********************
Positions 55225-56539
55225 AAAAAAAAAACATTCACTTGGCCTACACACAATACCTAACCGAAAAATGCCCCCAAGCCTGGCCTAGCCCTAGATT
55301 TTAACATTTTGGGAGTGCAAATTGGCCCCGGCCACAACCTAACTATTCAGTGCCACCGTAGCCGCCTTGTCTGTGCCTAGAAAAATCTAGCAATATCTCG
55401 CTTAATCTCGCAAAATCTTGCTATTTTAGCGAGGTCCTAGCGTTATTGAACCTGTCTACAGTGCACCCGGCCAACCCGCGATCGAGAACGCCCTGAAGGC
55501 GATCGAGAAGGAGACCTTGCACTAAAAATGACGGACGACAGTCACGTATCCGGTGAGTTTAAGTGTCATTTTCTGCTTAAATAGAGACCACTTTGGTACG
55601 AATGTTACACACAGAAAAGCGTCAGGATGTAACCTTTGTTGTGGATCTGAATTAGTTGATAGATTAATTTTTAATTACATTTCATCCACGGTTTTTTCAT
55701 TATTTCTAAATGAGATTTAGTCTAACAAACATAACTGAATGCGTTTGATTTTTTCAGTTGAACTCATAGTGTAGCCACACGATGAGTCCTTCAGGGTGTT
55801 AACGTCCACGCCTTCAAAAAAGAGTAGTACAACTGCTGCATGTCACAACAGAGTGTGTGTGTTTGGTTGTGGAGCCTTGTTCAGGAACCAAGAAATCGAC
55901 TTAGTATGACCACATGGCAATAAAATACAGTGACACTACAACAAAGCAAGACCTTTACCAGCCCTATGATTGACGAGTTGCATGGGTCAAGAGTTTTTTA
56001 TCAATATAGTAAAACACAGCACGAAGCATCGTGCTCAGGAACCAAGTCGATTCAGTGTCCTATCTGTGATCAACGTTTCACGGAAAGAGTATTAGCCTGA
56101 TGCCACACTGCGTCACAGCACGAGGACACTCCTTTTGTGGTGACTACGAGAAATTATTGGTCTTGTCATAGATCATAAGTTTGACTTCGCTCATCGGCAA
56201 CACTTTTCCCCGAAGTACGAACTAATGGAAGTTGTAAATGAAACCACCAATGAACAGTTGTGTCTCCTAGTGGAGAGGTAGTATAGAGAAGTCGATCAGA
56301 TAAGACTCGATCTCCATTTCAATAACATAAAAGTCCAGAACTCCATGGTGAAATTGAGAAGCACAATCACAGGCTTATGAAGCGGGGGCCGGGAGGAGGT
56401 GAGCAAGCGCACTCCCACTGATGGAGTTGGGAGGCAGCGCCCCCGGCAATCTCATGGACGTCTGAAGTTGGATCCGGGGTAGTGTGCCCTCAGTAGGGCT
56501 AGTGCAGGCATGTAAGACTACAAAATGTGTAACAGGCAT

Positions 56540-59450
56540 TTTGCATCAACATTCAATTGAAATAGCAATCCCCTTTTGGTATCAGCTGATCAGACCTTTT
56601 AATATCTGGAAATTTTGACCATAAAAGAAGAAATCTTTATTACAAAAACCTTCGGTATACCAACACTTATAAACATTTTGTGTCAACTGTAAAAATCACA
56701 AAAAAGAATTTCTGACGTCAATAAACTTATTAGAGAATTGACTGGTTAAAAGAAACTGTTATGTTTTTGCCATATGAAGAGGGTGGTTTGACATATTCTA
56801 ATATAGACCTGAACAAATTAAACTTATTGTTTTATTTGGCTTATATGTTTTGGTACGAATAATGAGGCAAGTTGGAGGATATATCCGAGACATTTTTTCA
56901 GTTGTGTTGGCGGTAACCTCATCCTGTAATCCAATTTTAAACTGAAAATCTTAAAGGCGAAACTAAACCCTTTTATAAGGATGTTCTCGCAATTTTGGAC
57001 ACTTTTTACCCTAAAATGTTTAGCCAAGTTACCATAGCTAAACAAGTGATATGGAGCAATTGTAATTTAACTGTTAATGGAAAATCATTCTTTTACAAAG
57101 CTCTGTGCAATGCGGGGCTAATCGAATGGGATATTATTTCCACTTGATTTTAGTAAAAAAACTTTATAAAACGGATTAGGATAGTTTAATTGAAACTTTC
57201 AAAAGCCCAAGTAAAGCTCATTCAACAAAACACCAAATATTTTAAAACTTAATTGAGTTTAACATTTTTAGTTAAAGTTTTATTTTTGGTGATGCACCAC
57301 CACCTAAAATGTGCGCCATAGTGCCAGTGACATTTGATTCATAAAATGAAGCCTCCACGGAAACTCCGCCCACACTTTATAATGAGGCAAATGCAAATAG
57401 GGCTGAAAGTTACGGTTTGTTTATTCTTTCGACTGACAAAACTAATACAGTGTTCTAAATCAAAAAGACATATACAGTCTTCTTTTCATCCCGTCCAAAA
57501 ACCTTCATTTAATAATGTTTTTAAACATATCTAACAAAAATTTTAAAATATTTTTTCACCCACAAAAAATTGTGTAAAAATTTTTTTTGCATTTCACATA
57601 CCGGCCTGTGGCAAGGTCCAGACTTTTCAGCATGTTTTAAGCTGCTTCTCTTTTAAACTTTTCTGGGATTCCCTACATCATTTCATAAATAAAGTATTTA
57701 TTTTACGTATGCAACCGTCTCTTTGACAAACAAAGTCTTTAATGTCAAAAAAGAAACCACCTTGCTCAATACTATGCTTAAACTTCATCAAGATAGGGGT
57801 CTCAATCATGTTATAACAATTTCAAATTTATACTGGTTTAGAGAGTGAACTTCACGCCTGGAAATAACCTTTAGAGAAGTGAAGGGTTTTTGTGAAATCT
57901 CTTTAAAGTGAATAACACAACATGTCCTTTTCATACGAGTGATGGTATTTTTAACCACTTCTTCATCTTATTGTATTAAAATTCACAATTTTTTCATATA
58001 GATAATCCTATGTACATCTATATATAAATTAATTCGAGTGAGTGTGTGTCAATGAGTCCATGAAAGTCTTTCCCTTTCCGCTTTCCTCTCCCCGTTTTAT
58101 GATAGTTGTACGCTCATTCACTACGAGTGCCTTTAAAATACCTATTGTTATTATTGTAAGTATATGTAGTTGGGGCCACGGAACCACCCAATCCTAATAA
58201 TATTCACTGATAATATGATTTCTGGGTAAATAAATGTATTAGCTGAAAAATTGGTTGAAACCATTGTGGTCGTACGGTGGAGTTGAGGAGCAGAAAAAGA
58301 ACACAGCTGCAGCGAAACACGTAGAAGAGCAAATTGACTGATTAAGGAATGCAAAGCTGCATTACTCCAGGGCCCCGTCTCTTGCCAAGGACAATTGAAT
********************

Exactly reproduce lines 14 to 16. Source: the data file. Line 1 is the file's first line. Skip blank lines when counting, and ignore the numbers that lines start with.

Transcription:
56401 GAGCAAGCGCACTCCCACTGATGGAGTTGGGAGGCAGCGCCCCCGGCAATCTCATGGACGTCTGAAGTTGGATCCGGGGTAGTGTGCCCTCAGTAGGGCT
56501 AGTGCAGGCATGTAAGACTACAAAATGTGTAACAGGCAT

Positions 56540-59450